So why on Earth hasn't it occurred to you to just use some fake date?!? Preferably one that isn't too likely to be an actual true date... Like, how often do you finish a book on Christmas Day? Or, say, New Year's Day? (Even if you DO occassionally do that, just lie and pretend that you finished those ones on the second of January.)


Edit: I was thinking about making up dates, but really didn't want to.

If you go with the number-as-fake-date idea, you can of course say 'YYYY0000' where you can remember only the year, or 'YYYYMM00' where you have the month but lack the day.


I'm hoping that will work if I can get the format changed to YYYYMMDD. That's what I can't seem to find, is an option to select that format.

Sheesh, ever tried just BROWSING a book; flip a few pages at a time and skim, until you get to something that looks like it could be approximately what you're after, then slow down and flip somewhat fewer pages at a time and skim somewhat more thoroughly, until you're actually reading a page that is actually about what you were after? If not, it's high time you started; knowing how to do that is really the least that can be expected of anybody over, say, twelve.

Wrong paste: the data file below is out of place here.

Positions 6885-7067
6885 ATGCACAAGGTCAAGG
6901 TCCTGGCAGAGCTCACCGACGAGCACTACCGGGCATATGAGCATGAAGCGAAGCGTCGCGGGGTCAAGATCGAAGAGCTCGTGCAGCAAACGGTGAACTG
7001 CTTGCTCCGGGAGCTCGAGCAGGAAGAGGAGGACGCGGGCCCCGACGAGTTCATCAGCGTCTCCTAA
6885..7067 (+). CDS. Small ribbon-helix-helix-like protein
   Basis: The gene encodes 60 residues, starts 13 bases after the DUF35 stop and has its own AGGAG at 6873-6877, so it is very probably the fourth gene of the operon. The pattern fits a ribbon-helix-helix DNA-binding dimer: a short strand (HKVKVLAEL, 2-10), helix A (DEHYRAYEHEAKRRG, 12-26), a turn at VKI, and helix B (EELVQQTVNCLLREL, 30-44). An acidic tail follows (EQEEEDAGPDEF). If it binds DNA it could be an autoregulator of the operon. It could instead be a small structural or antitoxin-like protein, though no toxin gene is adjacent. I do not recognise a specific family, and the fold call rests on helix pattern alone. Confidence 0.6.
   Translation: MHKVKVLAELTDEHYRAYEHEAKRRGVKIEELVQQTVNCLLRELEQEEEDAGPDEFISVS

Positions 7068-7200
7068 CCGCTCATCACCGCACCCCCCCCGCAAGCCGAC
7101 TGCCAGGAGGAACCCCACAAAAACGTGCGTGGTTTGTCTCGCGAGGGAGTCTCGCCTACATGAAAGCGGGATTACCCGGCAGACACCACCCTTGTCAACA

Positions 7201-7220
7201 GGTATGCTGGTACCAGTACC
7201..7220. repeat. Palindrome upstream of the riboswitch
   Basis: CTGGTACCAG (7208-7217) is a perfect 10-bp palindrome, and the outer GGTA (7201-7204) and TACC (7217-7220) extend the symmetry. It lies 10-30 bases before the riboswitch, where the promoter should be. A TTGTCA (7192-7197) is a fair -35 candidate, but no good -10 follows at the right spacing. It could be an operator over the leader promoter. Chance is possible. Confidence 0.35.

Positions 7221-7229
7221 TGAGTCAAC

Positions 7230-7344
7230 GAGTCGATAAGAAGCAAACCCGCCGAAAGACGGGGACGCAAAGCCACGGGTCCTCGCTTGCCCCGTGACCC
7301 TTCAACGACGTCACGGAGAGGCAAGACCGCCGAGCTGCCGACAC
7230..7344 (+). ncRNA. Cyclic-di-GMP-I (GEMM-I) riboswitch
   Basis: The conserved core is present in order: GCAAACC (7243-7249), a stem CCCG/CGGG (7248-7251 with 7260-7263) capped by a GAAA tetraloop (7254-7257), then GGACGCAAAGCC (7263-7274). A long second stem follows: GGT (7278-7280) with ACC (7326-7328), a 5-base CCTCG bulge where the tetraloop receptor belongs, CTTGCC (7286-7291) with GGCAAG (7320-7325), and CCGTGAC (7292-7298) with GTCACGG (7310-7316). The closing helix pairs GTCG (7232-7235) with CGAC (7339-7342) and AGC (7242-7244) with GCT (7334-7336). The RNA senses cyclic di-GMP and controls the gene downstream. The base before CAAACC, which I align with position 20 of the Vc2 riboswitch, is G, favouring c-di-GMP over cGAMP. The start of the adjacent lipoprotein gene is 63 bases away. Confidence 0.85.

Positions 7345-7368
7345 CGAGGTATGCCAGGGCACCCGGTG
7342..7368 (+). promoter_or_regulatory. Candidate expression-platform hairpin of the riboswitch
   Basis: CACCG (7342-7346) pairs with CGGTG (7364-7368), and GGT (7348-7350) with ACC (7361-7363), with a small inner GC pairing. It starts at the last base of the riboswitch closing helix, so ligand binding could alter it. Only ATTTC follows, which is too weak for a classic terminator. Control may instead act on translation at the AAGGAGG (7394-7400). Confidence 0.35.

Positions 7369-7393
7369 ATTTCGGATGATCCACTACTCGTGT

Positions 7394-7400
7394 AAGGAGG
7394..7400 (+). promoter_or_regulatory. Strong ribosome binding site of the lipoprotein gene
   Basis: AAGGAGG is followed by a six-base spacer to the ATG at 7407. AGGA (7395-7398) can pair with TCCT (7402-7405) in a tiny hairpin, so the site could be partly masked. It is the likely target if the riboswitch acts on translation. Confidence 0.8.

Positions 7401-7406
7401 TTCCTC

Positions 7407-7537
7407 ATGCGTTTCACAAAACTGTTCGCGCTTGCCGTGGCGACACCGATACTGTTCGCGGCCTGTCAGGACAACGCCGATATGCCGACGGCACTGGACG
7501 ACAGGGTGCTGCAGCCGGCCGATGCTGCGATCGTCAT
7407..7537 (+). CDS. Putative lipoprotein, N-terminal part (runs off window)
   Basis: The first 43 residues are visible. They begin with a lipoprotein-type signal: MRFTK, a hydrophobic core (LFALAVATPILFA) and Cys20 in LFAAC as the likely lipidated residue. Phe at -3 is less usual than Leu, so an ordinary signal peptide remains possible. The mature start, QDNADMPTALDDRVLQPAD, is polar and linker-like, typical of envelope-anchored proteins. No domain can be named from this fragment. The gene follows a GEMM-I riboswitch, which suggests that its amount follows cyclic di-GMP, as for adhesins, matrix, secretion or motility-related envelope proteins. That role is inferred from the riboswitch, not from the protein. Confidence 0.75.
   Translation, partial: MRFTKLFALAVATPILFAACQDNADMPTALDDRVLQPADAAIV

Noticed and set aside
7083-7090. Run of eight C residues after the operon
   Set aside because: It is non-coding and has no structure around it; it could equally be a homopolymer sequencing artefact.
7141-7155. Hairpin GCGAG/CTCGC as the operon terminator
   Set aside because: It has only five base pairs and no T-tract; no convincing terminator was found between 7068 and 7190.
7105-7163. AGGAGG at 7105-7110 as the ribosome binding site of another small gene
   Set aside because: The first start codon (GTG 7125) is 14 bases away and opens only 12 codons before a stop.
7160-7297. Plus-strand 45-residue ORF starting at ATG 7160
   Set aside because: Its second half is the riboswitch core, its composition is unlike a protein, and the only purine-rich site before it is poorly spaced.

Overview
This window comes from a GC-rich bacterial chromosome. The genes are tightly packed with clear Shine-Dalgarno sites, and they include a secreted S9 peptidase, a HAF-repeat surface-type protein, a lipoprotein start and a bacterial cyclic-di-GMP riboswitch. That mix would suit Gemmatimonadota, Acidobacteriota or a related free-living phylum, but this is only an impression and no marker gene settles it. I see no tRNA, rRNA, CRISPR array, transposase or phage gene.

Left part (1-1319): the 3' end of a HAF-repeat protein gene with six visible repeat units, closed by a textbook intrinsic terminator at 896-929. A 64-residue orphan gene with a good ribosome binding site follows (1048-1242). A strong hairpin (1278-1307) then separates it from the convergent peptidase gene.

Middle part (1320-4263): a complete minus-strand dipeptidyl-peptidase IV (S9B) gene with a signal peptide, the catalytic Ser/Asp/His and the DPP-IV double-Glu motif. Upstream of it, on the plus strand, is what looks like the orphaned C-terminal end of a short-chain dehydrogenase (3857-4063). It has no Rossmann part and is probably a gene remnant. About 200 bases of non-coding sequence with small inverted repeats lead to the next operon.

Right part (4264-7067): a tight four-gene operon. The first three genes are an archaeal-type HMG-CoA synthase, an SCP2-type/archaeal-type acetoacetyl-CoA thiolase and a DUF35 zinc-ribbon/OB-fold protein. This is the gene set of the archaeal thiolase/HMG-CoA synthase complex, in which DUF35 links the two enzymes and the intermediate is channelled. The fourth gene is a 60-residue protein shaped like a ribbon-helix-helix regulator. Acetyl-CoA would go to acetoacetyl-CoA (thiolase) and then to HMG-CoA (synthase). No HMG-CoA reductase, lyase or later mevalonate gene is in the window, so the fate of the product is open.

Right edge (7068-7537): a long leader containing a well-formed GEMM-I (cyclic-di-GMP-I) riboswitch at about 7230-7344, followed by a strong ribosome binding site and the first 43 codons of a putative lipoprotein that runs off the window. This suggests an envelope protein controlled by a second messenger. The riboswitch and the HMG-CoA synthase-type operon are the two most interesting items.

Yes, I've been browsing it, but I'm not sure what the thing I want to do is called, so I'm not locating much. I"m still browsing it though.

I'm still trying to solve the problem, of course, I don't know for sure that Access can accomplish it, but I believe it probably can. I'm still learning what Access can do.

Thanks for your input.

Nightowl >8#


"To become different from what we are, we must have some awareness of what we are."
Eric Hoffer
Expand Edited by Nightowl Feb. 24, 2004, 05:36:45 PM EST
New Okay, I got out the really technical book
But the only place I can find where I can change date format is in Excel. There isn't anything about being able to do it on Access, and this book is Microsoft Office '97 Professional.

Is it possible that I can't change the date format in Access????

Edit: Never mind, I called my brother, who is pretty good with Access, and he explained that I have to hit F-6 to get to the options. Not sure why it didn't say that in the stupid book.